Following my post about new Horror Games I thought it might be appropriate to post about the Call of Cthulhu renaissance that seems to be underway. I’ve previously posted about both how I enjoy Call of Cthulhu, but also about how it has many old-school elements, which if played as written, are likely to create a less than optimal experience for many players.
What is clear is that there is an enduring fan-base who enjoy playing
the game and will support it despite some of these drawbacks. I have
personally been surprised at the consistent number of downloads of my free Call
of Cthulhu scenario Sundown set in the Old West (it has been downloaded around
600 times via DriveThruRPG over the last 2 years – not bad considering Sundown is
also available for free on the Chaosium website).
2013 has seen a number of interesting developments. Firstly, the
licensed Call of Cthulhu products have continued in leaps and bounds – with
products like “Tales of the Sleepless City” from Miskatonic River Press,
“Island of Ignorance” from Golden Goblin press and the previously mentioned
World War Cthulhu: The Darkest Hour and Achtung! Cthulhu having maintained a high standard of quality.
In addition, Chaosium have been pretty active, with a number of new Call
of Cthulhu releases including scenario collection “House of R’yleh”,
stand-alone scenario “Canis Mysterium” and new setting and scenario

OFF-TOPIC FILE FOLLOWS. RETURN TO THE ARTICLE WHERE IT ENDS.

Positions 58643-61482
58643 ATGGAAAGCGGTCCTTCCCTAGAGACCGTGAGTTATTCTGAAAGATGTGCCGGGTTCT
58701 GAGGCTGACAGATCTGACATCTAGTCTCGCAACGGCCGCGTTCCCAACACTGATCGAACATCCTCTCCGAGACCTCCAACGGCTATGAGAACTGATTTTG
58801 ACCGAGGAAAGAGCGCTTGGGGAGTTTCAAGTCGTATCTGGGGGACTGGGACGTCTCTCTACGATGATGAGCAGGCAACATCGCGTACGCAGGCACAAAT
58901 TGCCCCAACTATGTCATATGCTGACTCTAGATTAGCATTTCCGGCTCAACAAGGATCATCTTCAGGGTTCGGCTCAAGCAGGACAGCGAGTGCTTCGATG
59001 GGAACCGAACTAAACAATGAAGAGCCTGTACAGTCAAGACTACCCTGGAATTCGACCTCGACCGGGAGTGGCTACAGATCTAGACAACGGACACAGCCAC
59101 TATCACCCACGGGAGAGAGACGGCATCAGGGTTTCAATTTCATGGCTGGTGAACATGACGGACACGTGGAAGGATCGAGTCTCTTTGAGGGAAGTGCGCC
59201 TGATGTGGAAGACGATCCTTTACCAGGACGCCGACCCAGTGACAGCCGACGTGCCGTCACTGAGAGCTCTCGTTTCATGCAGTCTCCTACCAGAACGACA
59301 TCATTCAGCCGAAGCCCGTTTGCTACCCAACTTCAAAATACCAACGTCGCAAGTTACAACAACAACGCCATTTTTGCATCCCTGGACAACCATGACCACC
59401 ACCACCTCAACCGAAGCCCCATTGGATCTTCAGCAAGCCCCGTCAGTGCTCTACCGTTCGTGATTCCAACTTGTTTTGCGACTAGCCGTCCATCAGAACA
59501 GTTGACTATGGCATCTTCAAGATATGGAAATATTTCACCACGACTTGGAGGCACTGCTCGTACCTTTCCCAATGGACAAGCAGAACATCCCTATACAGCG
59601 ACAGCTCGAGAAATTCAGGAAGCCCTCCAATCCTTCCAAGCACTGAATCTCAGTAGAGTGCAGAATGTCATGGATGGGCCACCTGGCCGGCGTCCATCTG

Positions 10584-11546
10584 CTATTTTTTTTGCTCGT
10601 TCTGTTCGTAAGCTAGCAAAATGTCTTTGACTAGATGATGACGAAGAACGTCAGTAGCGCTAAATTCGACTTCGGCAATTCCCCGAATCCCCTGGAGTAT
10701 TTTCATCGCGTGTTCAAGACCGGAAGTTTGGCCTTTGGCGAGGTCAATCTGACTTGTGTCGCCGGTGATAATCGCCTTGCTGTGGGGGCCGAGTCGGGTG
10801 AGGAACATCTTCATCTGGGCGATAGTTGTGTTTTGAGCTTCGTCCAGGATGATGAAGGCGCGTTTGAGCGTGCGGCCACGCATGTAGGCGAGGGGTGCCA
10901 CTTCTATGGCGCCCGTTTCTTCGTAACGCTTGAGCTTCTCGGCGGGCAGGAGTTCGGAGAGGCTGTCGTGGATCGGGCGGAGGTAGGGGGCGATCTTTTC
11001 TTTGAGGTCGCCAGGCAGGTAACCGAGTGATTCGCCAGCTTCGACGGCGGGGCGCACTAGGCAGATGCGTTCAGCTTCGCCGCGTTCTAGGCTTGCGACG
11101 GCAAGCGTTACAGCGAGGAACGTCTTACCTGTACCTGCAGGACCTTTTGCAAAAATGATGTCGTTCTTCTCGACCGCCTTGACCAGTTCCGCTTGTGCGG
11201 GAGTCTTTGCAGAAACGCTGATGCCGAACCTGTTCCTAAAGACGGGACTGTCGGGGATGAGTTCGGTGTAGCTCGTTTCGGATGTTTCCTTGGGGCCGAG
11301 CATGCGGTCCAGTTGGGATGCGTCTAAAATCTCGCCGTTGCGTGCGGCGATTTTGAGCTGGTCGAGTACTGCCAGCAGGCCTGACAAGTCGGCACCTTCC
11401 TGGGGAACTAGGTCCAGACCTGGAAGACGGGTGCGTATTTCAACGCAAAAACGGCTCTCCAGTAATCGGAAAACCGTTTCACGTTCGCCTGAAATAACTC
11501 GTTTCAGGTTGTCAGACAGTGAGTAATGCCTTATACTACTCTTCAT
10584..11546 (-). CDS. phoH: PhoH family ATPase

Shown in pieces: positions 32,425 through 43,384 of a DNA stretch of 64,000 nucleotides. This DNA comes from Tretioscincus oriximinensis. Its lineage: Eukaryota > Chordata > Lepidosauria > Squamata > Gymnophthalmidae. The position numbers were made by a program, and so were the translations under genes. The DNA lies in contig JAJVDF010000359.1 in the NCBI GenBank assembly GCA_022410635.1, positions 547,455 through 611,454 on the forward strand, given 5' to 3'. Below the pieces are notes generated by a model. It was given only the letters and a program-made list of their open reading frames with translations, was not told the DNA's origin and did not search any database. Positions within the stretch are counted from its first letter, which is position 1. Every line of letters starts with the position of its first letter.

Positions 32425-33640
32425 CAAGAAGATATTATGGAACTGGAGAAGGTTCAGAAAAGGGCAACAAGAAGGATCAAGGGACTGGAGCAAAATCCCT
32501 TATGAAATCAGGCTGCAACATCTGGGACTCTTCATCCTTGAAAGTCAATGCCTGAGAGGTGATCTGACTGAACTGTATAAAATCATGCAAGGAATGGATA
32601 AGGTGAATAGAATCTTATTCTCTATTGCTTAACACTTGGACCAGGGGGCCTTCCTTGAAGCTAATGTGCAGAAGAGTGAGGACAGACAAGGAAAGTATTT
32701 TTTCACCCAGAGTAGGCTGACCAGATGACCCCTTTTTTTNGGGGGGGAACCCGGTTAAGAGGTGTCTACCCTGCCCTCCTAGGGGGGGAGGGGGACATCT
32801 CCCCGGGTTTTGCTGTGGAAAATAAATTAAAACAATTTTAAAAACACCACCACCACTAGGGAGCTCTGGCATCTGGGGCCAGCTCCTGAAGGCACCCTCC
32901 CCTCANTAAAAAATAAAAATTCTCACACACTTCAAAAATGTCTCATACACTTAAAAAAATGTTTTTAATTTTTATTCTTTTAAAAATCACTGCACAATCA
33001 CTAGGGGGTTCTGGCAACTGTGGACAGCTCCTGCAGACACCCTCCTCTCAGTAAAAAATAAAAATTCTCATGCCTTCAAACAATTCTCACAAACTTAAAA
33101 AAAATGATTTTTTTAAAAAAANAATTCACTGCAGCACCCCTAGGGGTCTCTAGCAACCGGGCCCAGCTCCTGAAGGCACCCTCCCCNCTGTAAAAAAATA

collection “Atomic Age Cthulhu”.
The excellent analysis via Yog-Sothoth provided by Dean (from Adelaide) shows that the
number of scenarios for Call of Cthulhu published in books has jumped markedly
in 2013, reaching a point near the high-water mark of the 1990’s.
you then consider the picture for 2014, with the release of the very successful
Call of Cthulhu 7th Edition Kickstarter, and the refresh of the epic Horror on the Orient Express campaign, as well as the new Cthulhu Britannica: London (which is
currently funded and on track to deliver and old-style premium box set), it
seems that the stars may finally be right for Call of Cthulhu to enjoy an
upsurge in popularity.
More kickstarters have been hinted at, refreshing
other old campaigns, Pulp Cthulhu might allow a more heroic style of play,
drawing in those turned-off by the purist character path (a downward spiral
into insanity), and the new edition should make the game more accessible to
It will be interesting to see
if these new products actually result in a spread of Call of Cthulhu,
introducing new players to the game, or if they actually reflect publishers
finding more effective methods of tapping into the existing
fan-base, and leveraging an aging gaming community who now have more disposable
income which they are willing to spend on direct sales.
When I look at my
local gaming community, there is not a single Call of Cthulhu scenario
currently offered in the major local gaming convention in January, nor was
there a Call of Cthulhu offering at the Horror Convention in
October. Perhaps this will change over time, and perhaps more
gamers will be inspired to pull a Call of Cthulhu scenario off the shelf in
2014, and give it a try… or perhaps contemporary gamers expect more than a mere
makeover of such a traditional game to fire their imagination and Call of Cthulhu
is still dreaming in the dark?